Washington Evening Journal
http://washington-ia.villagesoup.com/p/927172

Neighbors Growing Together | Dec 19, 2014

Boxfulls of thanks

By Andy Hallman | Nov 19, 2012
Washington High School student Samantha Ellingson (left) and Lincoln Elementary teacher Jodi Ebert stuff non-perishable food items into bags for the Thanksgiving dinner giveaway. Washington faculty and volunteers gathered at Fareway Sunday evening to prepare the dinner bags, which will be distributed Tuesday evening. Ellingson is the daughter of Stephanie and Shawn Ellingson.

A group of about 35 teachers and volunteers packaged Thanksgiving dinners at Fareway Sunday night. The 174 dinners will be given to families in need Tuesday night.
The Washington Education Association pays for the meals. The teachers have raised money for the dinners for the past eight years. The teachers began doing the event to coincide with National Education Week in November.
Mike Zahs, a retired teacher who helps with the meal giveaway, said the teachers wanted to do something for the community.
“A lot of places like to have banks bring in food to the teachers,” he said. “I’ve heard people say, ‘Our bank took us out for this,’ or ‘Our bank gave us cookies.’ We decided not to worry about what was being done for us and instead focus on doing something for somebody else.”
The first step in the process is identifying the families who need the Thanksgiving dinners. The education association raises money for the event and buys as many dinners as it can with the donated funds.
In the program’s first year, the teachers collected enough money for 45 dinners. The program has grown almost every year since then. The number of meals given away is down slightly from a year ago when the teachers handed out 185 meals.
Junior high teacher Sue Spencer said that, fortunately, the price of the meals has only increased $1 in those eight years, from $16 a meal to $17 this year.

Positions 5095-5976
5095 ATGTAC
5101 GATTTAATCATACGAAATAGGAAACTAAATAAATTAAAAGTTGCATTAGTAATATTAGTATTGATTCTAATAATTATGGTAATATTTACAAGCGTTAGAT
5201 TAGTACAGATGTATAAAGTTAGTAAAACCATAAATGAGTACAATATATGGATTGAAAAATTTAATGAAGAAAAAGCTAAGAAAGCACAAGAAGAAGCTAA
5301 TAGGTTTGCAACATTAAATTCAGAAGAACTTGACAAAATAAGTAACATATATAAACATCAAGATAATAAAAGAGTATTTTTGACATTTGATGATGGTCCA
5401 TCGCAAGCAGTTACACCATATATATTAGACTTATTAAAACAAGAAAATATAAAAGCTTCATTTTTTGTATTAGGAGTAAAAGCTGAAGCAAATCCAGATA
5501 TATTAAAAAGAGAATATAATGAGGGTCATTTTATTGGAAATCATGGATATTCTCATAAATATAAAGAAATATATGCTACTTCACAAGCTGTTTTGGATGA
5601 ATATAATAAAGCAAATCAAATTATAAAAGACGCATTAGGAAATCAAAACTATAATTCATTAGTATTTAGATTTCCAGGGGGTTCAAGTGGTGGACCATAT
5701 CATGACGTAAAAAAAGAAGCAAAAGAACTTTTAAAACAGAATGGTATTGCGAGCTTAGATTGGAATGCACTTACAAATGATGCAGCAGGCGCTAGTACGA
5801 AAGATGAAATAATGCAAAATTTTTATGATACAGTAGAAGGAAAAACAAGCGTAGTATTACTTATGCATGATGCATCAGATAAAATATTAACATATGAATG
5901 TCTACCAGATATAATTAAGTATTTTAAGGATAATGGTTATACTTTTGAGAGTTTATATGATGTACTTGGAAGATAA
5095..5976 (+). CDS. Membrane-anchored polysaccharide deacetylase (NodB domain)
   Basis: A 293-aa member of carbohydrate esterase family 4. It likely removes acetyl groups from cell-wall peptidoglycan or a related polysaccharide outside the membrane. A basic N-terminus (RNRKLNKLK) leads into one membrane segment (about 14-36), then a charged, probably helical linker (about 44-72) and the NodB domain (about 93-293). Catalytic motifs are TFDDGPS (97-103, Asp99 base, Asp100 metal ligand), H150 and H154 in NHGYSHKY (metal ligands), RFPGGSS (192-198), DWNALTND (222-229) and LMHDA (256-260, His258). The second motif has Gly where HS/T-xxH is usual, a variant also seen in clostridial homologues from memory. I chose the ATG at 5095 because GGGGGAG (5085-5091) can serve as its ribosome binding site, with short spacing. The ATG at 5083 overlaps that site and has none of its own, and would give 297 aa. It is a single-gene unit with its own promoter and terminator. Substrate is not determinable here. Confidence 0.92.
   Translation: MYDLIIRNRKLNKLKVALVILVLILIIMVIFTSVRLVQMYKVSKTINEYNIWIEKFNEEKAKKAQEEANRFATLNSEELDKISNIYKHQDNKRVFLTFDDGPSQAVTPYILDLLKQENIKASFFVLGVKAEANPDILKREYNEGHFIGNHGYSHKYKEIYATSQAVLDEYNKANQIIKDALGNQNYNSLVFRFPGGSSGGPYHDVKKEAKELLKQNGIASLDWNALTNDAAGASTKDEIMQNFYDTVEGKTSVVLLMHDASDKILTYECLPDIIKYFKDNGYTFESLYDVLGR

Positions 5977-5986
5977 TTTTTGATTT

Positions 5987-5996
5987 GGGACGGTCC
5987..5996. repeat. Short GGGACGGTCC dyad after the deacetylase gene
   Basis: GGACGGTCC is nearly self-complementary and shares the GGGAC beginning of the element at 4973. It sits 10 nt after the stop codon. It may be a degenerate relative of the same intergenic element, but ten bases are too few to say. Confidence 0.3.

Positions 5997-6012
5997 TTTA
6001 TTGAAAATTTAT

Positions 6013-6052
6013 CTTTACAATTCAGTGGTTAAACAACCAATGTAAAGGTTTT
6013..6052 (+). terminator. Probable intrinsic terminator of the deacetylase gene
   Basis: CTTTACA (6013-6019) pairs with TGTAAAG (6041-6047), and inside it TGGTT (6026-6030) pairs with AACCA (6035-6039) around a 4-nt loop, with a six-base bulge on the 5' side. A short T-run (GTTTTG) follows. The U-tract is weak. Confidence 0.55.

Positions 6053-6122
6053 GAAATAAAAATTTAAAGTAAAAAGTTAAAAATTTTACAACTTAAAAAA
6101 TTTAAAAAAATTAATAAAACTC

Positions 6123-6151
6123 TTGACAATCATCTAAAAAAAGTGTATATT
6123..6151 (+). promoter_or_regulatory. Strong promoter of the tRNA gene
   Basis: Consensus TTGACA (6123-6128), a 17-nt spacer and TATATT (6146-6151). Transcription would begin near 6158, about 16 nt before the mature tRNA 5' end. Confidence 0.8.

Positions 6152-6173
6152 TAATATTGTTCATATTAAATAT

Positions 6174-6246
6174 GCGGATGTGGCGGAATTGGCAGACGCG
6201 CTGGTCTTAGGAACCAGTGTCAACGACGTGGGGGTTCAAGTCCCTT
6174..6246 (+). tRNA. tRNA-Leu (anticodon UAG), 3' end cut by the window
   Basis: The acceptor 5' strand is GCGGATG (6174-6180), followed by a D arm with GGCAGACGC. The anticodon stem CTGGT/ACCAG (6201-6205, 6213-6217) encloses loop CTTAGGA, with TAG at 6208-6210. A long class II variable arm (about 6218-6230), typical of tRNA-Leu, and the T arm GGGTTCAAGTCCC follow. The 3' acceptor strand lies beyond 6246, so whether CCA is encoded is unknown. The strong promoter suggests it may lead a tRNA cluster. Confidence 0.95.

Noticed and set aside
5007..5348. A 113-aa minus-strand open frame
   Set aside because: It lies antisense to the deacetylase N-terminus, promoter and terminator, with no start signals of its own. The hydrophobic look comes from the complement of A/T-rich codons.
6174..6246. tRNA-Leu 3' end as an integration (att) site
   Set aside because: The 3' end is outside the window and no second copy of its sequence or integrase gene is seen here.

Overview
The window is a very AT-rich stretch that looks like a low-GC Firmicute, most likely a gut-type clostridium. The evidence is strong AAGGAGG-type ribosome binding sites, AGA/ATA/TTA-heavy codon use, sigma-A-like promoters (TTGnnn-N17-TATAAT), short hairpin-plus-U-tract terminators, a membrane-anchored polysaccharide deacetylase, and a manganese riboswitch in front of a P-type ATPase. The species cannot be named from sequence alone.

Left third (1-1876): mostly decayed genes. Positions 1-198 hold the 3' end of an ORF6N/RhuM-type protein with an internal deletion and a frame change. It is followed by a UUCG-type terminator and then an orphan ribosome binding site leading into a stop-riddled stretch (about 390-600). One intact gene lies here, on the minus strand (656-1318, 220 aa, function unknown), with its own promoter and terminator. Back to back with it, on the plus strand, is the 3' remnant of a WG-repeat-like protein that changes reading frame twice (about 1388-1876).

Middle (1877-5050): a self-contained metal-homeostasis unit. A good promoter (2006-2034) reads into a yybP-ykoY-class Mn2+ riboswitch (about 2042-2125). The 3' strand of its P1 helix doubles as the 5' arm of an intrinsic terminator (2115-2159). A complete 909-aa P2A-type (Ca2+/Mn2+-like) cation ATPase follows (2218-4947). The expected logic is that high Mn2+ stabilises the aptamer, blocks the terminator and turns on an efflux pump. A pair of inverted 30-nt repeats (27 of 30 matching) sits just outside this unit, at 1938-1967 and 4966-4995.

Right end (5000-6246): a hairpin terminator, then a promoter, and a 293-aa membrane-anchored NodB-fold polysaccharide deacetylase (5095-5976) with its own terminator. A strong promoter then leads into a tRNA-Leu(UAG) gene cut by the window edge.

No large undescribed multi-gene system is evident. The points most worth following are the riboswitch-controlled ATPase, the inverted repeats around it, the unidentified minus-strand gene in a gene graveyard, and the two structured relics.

Zahs said, “We’ve added more to the meal, too.”
The meal includes the traditional turkey plus a turkey roll and cranberries. Gravy will go well with the sweet potatoes in the bag. The dinner includes canned goods and vegetables such as lettuce, carrots, corn and beans.
The meal is designed to feed four people. Large families might receive more than one meal.
Fareway manager Dave Waite said he’s glad his company can be a partner in the food drive.
“Some families who are a little less fortunate wouldn’t get a Thanksgiving meal if it wasn’t for this,” he said.  
Spencer said that the educational association is not the only organization buying dinners for needy families this Thanksgiving. First Baptist Church in Washington has purchased 40 meals they will give away this week. Another 12 came from a local church youth group.
The teachers gathered at Fareway at 5 p.m. Sunday. They packaged all the non-perishables for all 174 meals in just 13 minutes, which Spencer said was record time. The teachers had not yet completely cleared out when members of First Baptist Church entered the doors to do their own packaging.
In the early years of the program, the teachers delivered all the meals. Zahs said that was difficult because it got dark early in the evening and some houses were hard to find.
“A family might live in an upstairs apartment and you don’t know where the door is,” he said.
Zahs said that he has been moved by what he’s seen on his deliveries.
“I can remember taking food into a house, and the family sat down and started eating it right then and there,” he said. “It was the only food they had. It wasn’t Thanksgiving yet, but the meal came when they had nothing.”
Zahs said he knows of families who have repaid the favor done for them.
“We’ve had people receive a meal one or two years, and then the following year they’ll say they don’t want one and that they will buy a meal for somebody else,” he said.

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